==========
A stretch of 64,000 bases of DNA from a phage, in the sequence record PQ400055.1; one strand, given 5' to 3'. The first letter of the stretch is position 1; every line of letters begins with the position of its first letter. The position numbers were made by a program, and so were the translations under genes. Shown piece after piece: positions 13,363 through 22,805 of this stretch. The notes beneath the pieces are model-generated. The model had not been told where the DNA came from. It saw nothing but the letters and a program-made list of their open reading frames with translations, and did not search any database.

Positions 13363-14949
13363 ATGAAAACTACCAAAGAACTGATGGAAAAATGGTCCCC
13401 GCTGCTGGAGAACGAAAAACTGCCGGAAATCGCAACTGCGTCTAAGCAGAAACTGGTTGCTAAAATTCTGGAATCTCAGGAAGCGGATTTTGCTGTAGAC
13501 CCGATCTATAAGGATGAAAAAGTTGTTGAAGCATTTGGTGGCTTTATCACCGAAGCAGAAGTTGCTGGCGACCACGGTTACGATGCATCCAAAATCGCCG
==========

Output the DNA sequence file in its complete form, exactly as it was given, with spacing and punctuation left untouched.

A stretch of 64,000 bases of DNA from a phage, in the sequence record PQ400055.1; one strand, given 5' to 3'. The first letter of the stretch is position 1; every line of letters begins with the position of its first letter. The position numbers were made by a program, and so were the translations under genes. Shown piece after piece: positions 13,363 through 22,805 of this stretch. The notes beneath the pieces are model-generated. The model had not been told where the DNA came from. It saw nothing but the letters and a program-made list of their open reading frames with translations, and did not search any database.

Positions 13363-14949
13363 ATGAAAACTACCAAAGAACTGATGGAAAAATGGTCCCC
13401 GCTGCTGGAGAACGAAAAACTGCCGGAAATCGCAACTGCGTCTAAGCAGAAACTGGTTGCTAAAATTCTGGAATCTCAGGAAGCGGATTTTGCTGTAGAC
13501 CCGATCTATAAGGATGAAAAAGTTGTTGAAGCATTTGGTGGCTTTATCACCGAAGCAGAAGTTGCTGGCGACCACGGTTACGATGCATCCAAAATCGCCG